Have you visited a courthouse recently?  I encourage you to do so.  The hallways are filled with activity as well-dressed lawyers dash from courtroom to courtroom.  Inside the courtroom clerks are calling out names, people are standing before a judge and often a proficient English speaker wonders whether that really is the language being spoken.  Confusion and fear mark the face of most people who find themselves caught in the legal system facing serious issues like housing which can result in homelessness.

Recognizing this reality judges in New York are piloting a program using trained non-lawyers to help.  As Judge Lippman says, “We know that there are many functions that only a lawyer is qualified to perform.  Only lawyers have the education, training, examination standards, and ethical mandates that go hand in hand with full legal representation.  But there are people without a law degree who nonetheless are more than capable of assisting unrepresented litigants.  At a time when millions of litigants can neither afford to pay a lawyer nor are fortunate enough to have the services of a legal services provider, we need to look to others to step in.” (March 11, 2014 address at 20th annual William Brennan lecture series).  Doctors do this with trained medical assistants and nurse practitioners – why not expand access to justice through trained legal assistants called Navigators?

The New York Law Journal published an article this week on this novel program which is also being piloted in the state of Washington.  Not surprisingly the program is coming under attack by lawyers who believe it raises false expectations and crosses over into the unauthorized practice of law.  The program is designed to answer questions on process, point to proper forms, and have someone present to stand beside a person in court or in negotiations with lawyers.  Just having someone with some knowledge of the completely foreign court process helps alleviate fear.  What is more these individuals can help connect social services that may be helpful to a person to avoid homelessness which a lawyer is not likely to provide.  Honestly lawyers are generally not well known for allaying fears either.  The Navigators refer people to legal aid organizations if that is what is needed but often what is needed is simply understanding the process, the right forms to present and whether one is being taken advantage of because they are not represented.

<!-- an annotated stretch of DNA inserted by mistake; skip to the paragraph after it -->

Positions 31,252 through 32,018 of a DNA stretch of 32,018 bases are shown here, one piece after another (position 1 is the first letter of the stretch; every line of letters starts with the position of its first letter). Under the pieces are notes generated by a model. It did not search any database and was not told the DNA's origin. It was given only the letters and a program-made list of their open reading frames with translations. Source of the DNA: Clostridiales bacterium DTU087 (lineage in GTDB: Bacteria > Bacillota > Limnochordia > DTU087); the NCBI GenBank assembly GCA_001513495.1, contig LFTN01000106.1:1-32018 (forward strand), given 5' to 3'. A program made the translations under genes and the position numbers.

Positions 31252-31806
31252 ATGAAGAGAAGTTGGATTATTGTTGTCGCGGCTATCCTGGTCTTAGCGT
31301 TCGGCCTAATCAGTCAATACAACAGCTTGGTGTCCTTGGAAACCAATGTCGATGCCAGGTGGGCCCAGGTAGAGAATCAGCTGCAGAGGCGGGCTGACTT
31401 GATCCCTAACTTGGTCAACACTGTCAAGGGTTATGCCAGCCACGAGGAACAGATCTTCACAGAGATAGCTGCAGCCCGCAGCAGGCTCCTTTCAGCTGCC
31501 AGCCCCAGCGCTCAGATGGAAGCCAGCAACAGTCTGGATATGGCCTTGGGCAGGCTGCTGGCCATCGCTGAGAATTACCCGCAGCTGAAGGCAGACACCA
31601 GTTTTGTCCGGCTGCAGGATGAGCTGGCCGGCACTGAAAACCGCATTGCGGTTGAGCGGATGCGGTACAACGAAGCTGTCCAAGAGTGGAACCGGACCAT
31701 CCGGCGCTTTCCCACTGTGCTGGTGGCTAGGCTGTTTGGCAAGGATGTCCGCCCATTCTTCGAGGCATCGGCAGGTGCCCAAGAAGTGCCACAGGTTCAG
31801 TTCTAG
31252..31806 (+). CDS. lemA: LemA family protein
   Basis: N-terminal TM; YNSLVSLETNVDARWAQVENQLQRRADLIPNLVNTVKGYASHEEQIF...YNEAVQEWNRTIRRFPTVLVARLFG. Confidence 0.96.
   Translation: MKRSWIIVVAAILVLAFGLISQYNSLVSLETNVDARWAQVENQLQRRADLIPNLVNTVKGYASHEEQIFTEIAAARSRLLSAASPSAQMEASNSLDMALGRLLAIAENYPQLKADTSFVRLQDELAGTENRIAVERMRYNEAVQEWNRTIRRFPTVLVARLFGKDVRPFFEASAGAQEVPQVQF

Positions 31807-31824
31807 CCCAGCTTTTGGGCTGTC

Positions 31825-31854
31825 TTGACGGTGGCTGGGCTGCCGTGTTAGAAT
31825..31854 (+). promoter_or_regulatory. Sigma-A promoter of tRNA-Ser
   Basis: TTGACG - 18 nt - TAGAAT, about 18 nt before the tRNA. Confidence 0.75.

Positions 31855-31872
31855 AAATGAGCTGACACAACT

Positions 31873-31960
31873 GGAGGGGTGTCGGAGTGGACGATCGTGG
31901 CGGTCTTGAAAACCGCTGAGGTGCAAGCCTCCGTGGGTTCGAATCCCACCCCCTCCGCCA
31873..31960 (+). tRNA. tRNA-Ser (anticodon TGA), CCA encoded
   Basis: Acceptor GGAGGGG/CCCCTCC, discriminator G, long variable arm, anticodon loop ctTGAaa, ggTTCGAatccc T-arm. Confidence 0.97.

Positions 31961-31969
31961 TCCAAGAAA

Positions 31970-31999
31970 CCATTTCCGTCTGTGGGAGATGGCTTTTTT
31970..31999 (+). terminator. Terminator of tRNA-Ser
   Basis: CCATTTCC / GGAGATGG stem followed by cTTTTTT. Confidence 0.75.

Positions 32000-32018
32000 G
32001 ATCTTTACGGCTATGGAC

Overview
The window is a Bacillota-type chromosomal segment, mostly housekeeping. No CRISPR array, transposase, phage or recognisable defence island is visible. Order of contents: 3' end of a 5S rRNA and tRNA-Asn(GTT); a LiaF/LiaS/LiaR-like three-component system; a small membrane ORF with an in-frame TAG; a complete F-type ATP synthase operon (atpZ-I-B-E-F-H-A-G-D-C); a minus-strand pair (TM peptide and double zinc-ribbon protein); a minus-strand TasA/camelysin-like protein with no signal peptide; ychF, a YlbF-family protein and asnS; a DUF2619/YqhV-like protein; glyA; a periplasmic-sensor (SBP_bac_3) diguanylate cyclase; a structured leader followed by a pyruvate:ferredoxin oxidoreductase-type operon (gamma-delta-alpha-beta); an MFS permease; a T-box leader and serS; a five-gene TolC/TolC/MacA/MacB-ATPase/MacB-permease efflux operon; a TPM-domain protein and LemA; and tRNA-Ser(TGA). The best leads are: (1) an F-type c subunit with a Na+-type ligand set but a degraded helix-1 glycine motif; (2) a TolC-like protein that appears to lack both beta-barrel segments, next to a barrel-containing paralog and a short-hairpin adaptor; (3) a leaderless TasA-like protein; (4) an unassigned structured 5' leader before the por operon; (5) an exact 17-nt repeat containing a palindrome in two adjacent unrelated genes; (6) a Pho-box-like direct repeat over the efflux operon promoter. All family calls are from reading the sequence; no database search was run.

I agree there can be a fine line between pointing people to forms and giving legal advise on the completion of forms, but we’ve walked that line for years in the immigration arena where non-lawyers can be trained and certified to help navigate that complex system.  Why not expand that to housing and consumer issues?  Why not expand it to other areas as well?  The verdict is out but with the right safe guards I believe this can be a powerful tool for greatly expanding the involvement of more people in the work of justice.  This is also an excellent opportunity for Christians to get involved, allay fears, and provide referrals to social agencies and places of worship for support.  We can be the hands and feet of Christ in the midst of overwhelming fear and circumstances that bring people to courthouses across America.  Let’s pray this opportunity is expanded.  Let’s work together to achieve justice for all.  Let’s get engaged as we go and do likewise.

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